The NABARD chairman said the board of directors had also identified 12 projects to be taken up under an institutional mechanism for early settlement of wage issues and strengthening labor movements. The chairman said NABARD was also exploring the possibility of forming the state governments and boards of education under the SPARC (Special Power Act), 1957, to enforce minimum education standards in higher education institutions.
The chairman said NABARD aims to generate 24,500 jobs and 115 units of farm income-generating businesses under its rural infrastructure project in eight states in 2017-18.
Further, NABARD said, through other infrastructure schemes, it aimed to provide services to 12.75 crore bank accounts in rural areas during 2016-17. “Out of these, 77 per cent accounts were in non-cash mode and disbursements of 6.8 million under different schemes were made. Total beneficiaries are 11.55 crore. NABARD is planning to conduct awareness programme on consumer protection in three major states in 2017-18,” he said.
The chairman said NABARD would explore the possibility of establishing an agency in partnership with banks under Section 22 of the Securities and Exchange Board of India (Regulation) Act, 1994, with a sunset clause of 10 years.
In a letter to Jaitley, Nabard’s chairman also sought “reinvestment of at least half of the pension fund earnings into priority sectors like housing, renewable energy, rural electrification, national highway projects and nutrition, food and agriculture.”
In the letter to Jaitley, the Nabard chairman also recommended increasing the Nabard chairman’s salary to match the Chairman, India Development Fund.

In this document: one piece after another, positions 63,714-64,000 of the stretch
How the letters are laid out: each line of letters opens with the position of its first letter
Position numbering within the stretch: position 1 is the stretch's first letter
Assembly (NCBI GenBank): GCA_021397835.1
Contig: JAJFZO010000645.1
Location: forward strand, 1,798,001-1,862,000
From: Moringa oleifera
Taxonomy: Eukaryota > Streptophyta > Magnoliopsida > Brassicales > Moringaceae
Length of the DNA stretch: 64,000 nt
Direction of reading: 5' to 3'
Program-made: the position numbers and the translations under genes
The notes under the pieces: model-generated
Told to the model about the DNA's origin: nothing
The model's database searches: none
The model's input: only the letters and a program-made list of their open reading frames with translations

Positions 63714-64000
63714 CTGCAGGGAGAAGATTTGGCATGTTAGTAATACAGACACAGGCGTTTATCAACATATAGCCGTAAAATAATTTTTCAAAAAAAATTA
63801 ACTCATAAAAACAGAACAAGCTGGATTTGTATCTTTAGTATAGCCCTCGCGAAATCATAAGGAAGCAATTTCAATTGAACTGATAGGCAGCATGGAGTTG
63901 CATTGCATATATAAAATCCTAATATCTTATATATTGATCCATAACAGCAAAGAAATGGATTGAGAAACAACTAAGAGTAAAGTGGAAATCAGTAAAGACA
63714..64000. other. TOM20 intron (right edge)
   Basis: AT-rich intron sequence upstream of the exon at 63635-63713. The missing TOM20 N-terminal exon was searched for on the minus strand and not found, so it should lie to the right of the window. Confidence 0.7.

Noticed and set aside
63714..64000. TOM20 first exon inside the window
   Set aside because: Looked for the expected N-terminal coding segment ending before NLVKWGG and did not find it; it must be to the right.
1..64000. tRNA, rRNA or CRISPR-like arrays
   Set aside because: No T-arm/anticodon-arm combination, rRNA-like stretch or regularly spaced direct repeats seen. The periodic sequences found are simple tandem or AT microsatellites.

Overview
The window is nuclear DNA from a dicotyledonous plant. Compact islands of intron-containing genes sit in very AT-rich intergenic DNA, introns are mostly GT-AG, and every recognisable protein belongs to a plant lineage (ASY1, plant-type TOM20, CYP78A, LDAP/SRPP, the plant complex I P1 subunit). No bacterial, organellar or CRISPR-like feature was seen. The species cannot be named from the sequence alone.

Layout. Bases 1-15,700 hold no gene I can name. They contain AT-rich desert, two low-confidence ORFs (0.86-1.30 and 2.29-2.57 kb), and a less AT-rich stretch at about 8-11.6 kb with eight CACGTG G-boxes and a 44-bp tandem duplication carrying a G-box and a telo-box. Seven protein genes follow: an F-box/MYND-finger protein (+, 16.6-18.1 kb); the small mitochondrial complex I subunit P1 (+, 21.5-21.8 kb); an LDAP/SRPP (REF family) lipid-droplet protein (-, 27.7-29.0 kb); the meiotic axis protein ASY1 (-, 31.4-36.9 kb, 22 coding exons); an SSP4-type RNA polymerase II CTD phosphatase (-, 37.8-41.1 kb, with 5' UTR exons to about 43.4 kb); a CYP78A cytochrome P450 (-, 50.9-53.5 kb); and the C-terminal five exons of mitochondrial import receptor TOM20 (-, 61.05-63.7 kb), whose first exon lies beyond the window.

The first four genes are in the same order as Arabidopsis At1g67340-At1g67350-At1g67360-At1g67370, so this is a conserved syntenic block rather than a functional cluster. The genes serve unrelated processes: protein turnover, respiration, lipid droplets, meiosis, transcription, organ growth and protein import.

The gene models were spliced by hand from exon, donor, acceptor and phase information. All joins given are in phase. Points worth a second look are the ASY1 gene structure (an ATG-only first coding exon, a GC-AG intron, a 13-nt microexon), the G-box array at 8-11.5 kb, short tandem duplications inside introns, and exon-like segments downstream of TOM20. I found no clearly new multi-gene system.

Chairman of Nabard is appointed by the central government and requires cabinet approval.
The government is also looking at appointing the chairman of the Nabard to the central government as chairman of the chairman’s board of directors.
Nabard’s chairman holds a chairman’s board of directors’ appointment for a period of five years, after which the chairman may be reappointed.
Another government financial institution – the Agricultural Finance Corporation of India (AFC) – was appointed by the central government in 2016 as the chairman’s board.
On its second day of launch, a government survey said the rural infrastructure needs a cash book identified another 124 million households filed as needing housing and financial assistance, including a separate housing fund.
Out of the total 211 million households, 125 million are located in rural areas, according to the Rural Land Financing Survey 2016.
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Earlier this month, a report by the Reserve Bank of India found nearly 90 percent of agricultural loans disbursed to farmers between January and July in 2014 did not benefit them since their income on those loans fell short by a third of the estimated.
The survey said that in 2012, out of a total of Rs 46,359 crore lent by banks in India, only Rs c lent 7,441 crores to farmers with a declared income of less than Rs 2.5 lakh per year.
About 59 percent of farmers obtained agricultural loans below the interest rate of 20 percent set by the government.
According to the study, this was in contrast to 91 percent of agricultural loans to industry, 91 percent to commercial banks, and 76 percent to other financial institutions.
“The odds of lenders making the crop loan adequate do not appear favourable to lenders,” the report said.
“The crop loan is an important part of the overall financial inclusion strategy,” it added.